You work long hours; perhaps you work multiple jobs. Perhaps you do it because you need the money to survive, to thrive, and to create happy holiday celebrations and memories for your family.
But, think about it! You are only as good as you are to yourself. Take time this holiday season, and if possible, throughout the year, to be good to yourself. Sleep a little longer, hydrate (with water) a little more, play with your kids (outdoors instead of connected to WiFi), make healthier food choices, go to the gym.
Whatever you do, make it about you, and the quality time you will spend, the benefits that you will reap, and how this holiday season will outshine others. How will that make you feel?
We are all stakeholders in the fatigue management process, and we all own it!
The employer can do much to shift the paradigm and create a culture of safety, wellness, and caring. Clear and compelling visions start us along a path of generating a future we deserve to have. In the healthcare setting, everyone assumes responsibility for patient safety and good outcomes.
Any employee is responsible for practicing healthy behaviors that reduce the risk for working while fatigued or sleepy, result in arriving to work alert and well rested, and promote a safe commute to and from work. This is true regardless of the industry in which one works! This responsibility might require that you reject a work assignment that compromises the availability of sufficient time for sleep and recovery from work – for example, when your shift ends at midnight, and you are expected to return to work, fully rested, by 7:00 a.m. We all have different recovery times. Our bodies and minds are unique, and this concept often involves scheduled shifts and mandatory or voluntary overtime. It is everyone’s responsibility to address one’s own, as well as co-worker, fatigue. Employees must be responsible and know their limits.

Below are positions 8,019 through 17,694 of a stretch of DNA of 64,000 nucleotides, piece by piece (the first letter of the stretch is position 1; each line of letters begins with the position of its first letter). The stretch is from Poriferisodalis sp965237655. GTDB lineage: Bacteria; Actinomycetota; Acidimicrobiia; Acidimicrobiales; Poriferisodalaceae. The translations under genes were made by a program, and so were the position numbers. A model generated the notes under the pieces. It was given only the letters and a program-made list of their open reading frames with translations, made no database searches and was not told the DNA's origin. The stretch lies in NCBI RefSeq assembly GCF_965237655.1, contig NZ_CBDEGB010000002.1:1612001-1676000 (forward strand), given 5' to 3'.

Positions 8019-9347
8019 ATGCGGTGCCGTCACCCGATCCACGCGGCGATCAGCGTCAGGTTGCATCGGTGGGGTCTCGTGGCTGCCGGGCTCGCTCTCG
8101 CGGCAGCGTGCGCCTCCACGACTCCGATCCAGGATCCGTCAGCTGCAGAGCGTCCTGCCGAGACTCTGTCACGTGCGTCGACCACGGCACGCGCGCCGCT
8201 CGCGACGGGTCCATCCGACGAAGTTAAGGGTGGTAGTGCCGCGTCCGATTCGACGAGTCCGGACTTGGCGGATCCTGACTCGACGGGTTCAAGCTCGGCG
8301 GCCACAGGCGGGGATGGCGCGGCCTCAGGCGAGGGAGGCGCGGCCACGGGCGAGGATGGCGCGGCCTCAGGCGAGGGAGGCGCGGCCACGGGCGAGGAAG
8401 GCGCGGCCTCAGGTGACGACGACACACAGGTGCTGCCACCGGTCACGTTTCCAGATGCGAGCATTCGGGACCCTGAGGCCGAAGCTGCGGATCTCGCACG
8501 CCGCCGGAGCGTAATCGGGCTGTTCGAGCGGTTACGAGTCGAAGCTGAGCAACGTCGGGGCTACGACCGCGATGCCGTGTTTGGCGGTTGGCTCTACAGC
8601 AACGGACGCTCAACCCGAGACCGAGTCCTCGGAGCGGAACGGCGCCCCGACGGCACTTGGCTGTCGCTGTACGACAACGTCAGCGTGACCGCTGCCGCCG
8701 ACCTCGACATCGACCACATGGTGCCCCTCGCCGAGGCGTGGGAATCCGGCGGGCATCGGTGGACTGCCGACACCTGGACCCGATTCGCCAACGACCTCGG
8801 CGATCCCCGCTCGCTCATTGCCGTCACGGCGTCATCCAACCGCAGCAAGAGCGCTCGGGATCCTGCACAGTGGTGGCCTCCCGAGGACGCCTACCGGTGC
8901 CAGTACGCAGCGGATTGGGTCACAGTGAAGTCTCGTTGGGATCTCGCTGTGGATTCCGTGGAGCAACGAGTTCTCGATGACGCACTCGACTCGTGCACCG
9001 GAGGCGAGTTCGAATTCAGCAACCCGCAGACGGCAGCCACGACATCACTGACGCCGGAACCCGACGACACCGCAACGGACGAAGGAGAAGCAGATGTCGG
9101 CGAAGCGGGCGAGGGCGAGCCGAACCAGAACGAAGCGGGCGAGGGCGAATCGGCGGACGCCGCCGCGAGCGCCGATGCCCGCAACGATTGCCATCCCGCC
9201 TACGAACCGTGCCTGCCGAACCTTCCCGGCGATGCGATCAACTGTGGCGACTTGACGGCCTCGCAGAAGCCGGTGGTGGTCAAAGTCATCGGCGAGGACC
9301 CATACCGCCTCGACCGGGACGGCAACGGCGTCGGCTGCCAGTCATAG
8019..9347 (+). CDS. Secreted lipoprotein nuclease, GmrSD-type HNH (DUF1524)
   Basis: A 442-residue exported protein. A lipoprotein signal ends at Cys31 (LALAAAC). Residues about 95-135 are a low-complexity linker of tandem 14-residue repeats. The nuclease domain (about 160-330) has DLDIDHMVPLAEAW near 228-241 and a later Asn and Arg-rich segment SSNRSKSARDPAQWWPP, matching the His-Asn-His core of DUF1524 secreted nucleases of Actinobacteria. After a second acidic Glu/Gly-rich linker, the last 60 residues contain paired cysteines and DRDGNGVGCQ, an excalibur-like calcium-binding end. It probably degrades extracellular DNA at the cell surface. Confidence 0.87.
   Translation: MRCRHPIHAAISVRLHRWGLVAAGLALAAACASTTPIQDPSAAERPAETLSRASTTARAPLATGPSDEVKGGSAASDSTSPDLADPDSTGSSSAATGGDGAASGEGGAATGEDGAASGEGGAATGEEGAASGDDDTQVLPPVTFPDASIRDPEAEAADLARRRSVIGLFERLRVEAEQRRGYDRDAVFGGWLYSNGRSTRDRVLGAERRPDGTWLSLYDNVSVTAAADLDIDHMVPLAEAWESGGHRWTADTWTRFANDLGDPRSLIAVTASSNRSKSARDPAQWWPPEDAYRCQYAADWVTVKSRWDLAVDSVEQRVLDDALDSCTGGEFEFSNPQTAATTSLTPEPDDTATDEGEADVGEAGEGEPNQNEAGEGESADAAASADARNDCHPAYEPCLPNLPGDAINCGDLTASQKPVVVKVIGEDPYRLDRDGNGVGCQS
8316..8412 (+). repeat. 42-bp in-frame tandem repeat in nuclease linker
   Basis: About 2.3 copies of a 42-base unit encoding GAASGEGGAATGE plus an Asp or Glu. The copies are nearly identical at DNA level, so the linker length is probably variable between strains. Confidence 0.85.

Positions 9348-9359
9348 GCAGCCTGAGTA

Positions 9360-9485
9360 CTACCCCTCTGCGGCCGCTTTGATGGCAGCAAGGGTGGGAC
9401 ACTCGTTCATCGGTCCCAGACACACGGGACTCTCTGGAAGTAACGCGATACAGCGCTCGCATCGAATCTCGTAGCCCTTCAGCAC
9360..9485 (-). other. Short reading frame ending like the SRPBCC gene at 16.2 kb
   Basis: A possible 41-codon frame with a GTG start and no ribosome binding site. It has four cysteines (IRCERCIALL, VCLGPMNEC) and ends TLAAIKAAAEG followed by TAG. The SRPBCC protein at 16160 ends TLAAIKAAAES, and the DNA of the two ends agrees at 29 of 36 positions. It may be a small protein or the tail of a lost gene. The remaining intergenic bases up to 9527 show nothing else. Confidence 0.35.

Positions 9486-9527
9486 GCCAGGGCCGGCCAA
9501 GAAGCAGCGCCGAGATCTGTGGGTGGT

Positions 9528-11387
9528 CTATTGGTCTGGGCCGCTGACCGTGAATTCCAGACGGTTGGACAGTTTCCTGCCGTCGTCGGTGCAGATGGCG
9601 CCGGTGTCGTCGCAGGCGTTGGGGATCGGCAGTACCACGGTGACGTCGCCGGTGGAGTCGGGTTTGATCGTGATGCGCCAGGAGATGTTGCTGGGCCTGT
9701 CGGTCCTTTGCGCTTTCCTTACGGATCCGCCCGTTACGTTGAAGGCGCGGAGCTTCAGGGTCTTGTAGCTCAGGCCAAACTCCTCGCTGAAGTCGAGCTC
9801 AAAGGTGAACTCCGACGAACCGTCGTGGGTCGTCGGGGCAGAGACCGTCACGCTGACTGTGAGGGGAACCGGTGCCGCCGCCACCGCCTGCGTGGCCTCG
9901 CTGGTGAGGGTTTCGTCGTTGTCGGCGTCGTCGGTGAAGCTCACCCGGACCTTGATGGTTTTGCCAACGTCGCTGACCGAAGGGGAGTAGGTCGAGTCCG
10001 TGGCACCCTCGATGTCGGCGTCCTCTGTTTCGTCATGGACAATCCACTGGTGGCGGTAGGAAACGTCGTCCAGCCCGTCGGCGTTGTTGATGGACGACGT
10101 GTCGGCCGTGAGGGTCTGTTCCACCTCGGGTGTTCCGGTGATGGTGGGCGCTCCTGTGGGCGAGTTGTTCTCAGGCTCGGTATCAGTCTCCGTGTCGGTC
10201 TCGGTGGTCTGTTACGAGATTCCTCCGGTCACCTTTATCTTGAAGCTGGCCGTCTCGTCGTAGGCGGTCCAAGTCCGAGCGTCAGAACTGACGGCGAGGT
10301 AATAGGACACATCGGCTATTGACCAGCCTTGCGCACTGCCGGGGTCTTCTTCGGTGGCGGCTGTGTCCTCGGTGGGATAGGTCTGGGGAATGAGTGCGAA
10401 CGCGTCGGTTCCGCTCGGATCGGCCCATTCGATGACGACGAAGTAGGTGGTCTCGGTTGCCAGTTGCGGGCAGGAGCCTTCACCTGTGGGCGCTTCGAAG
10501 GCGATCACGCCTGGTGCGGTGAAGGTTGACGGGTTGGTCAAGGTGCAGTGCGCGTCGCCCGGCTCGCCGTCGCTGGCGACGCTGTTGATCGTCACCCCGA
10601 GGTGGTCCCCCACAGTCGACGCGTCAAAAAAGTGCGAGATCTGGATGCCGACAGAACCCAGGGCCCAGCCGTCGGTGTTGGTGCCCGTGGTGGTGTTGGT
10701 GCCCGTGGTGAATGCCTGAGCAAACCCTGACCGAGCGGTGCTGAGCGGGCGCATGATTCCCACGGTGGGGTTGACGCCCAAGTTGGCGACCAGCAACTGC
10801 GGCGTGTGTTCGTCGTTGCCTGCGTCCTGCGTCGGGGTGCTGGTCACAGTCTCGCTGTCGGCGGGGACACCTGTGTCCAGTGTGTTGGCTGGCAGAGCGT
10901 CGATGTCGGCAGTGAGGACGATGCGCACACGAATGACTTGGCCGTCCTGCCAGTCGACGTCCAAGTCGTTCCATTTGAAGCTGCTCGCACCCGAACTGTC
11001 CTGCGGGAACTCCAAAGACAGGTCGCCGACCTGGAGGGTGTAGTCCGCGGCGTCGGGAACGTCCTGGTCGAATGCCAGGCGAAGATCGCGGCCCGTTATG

The system predicts the outcome, and the system must ensure positive outcomes for staff, clients, the public, and patients.
|Attach a sense of urgency
||Partner with staff to ensure consistency of policy and procedures
|Create a collaborative work environment
||Educate and empower staff
|Identify the areas and practices that may result in staff fatigue
||Prioritize fatigue countermeasures and monitor effectiveness
|Evaluate staffing and scheduling practices
||Offer opportunity for feedback and ideas for improvement
|Engage staff in recruitment and retention activities and promote innovative strategies
||Follow the system
“I’m a workaholic, so I ignore the signs of fatigue and just keep going and going, and then conk out when I get home.
It can be pretty stressful.” Keke Palmer
Who owns fatigue…we all do!
The author has consulted with global organizations to create respite centers within healthcare settings. Today’s work environment mandates providing respite centers in all industries.
A Hospital-Based Respite Center
Stress is overwhelming, and workplace stress has become a ‘given.’ We can overcome that stress by creating an internal respite center whose goal is to provide a safe, calm place in which nurses can regain momentum, renew spirit, and refresh themselves. I’ve had the privilege of creating such centers in global locations; these are possible amenities:
- Eye masks for dimming light
- Healthy snacks
- Healthy choices
- Workout area including adjacent paths and exercise room on-site
- Adjustable heating and ventilation
- Noise levels controlled
- Room size approximately 30 x 30
- 4 comfortable chairs with ottomans or recliners
- Massage tables
- Filtered water system
- Control of lighting
- Dark room as needed
- Safe setting
- Showers nearby
- Consistent recognition and rewards for success
- Attention, praise, and rewards are given for wellness achievements